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Barry Lewis

The Hometown Fair

Barry Lewis
Posted 8/19/22

Folks ask, “Do you miss living in the city?”

Sure. Sometimes it’s too quiet in the country.

And things are a bit too far.

I’d love to just hop on a train to see the …

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Barry Lewis

The Hometown Fair


Folks ask, “Do you miss living in the city?”

Sure. Sometimes it’s too quiet in the country.

And things are a bit too far.

I’d love to just hop on a train to see the Mets. Or walk down the street for a slice of pizza — or an everything bagel — instead of driving 20 minutes.

Miss the city? Sure. But then comes the third weekend in Au- gust. Fair weekend.

When I know I’m home.

When I can roll out of bed and drive the traffic-free six miles
on country roads to the covered bridge in Grahamsville to see old familiar faces, get my fill of fried whatever and feel as much at home walking the midway as I would at a family backyard bar- becue. Probably even more so.

Happens every time I visit what is affectionately called “The Little World’s Fair.”

Unofficially, it’s Sullivan Coun- ty’s country fair, and I say you’d be hard-pressed to find a more rural setting than this traffic- light-free, agriculture-rich town that borders two major New York City reservoirs and goes by the quaint name Neversink.

Our summer fair is a showcase for simpler times.

There are midway barkers who’ll shame male teens into spending their summer green- backs, have them toss a small ball through an even smaller bas- ket so the beau can win a dime- store doll for his fair maiden.

You’ll see folks fly on the tilt- a-whirl and Ferris wheel while rubber frogs take to the air when the freckle-faced kid slams down the mallet.

The smell of fried dough will challenge the aroma of cotton candy.

But for the past 141 years, the bread and butter of this country fair, sponsored by the Neversink Agricultural Society, has been the open beef and dairy show, the large and small animal judging and the milking time. Depending on where you’re standing and

the way the wind is blowing, the smell of caramel-coated apples will lose out to the scent from the animal barn and your soles may end up with a souvenir from Bes- sie Bingo.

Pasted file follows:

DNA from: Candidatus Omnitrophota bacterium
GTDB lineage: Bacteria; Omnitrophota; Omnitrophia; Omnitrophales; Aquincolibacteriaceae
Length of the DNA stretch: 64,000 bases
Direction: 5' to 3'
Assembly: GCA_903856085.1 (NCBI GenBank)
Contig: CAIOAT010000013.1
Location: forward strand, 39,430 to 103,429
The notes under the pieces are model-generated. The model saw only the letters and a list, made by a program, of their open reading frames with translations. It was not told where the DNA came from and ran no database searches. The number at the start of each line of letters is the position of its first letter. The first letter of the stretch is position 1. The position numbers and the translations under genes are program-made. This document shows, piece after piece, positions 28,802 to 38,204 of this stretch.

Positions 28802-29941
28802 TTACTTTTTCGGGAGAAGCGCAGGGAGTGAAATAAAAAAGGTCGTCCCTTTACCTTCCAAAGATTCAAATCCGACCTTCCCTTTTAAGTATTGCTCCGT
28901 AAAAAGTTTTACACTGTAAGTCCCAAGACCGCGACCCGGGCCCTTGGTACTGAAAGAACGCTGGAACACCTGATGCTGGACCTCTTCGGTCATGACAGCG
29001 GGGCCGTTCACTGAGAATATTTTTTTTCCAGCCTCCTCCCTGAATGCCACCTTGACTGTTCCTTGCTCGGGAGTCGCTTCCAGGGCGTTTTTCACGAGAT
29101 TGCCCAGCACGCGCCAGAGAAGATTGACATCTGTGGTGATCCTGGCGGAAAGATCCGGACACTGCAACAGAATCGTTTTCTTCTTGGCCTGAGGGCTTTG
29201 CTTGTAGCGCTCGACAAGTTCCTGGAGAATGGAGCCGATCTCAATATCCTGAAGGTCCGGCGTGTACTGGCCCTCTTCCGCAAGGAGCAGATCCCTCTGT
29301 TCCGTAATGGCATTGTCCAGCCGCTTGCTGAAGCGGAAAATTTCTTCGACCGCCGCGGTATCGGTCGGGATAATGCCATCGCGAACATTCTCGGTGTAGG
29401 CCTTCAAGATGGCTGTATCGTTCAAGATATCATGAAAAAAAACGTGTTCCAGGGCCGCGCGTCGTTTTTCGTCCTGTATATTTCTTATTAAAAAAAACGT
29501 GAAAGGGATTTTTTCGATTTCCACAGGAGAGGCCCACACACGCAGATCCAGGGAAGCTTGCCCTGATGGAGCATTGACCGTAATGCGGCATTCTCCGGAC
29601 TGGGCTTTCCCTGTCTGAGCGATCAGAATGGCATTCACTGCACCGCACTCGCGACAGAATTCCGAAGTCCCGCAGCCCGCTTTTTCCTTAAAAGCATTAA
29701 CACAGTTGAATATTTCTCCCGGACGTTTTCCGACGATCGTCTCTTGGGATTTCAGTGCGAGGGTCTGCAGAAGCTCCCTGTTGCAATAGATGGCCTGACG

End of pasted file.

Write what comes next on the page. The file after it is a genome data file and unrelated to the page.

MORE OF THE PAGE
At the Neversink fair, it’s not whether you win or lose, but where Bessie deposits her natu- ral stuff.

Using paint, a show ring is divided into 200 squares, each a few feet in diameter. Folks bet $5 on a certain square.

Out walks Bessie. The first square where she leaves her call- ing card is the winner.

The agricultural version of playing craps.

The Sullivan County 4-H pro- gram nets 90 percent of the pot, the person who picked the win- ning square gets the rest. And Bessie is relieved of her duty.

Bessie is as much a fabric of the Grahamsville fair as the materials that make up those home-crafted quilts, blankets and afghans on display, each one vying for “Best in Show” ribbon.

You can’t miss them. They’re right next to the potatoes, peas and peppers, the pies, preserves and those perennials. Don’t want to forget the paintings and pho- tos. All posturing for a prize.

The 4-H kids show off their

sheep and swine, the goats, rab- bits and cows. It’s an education I never knew while growing up in the city. Come to the fair, and you see how they clean, feed and love these animals. Then you watch with a lump in your throat as many of these same kids, with a tear in their eye, auction off their animals.

That’s not to say the fair in Grahamsville doesn’t have its share of rides that’ll eat away at a family’s budget. Or carnies that’ll guarantee you can win your sweetie a 4-foot stuffed animal for just a buck.

Hey, it’s a fair - that last sum- mer fling. Nights get a bit cooler. Kids look over their shoulder for the start of school.

And for me, it’s the affirmation that there’s something very com- fortable about living in a small town where you don’t have to stop for a light.


Barry Lewis is a longtime journalist and author who lives with his wife Bonnie in the Town of Neversink. He can be reached at barrylewisscdemocrat@gmail.com.


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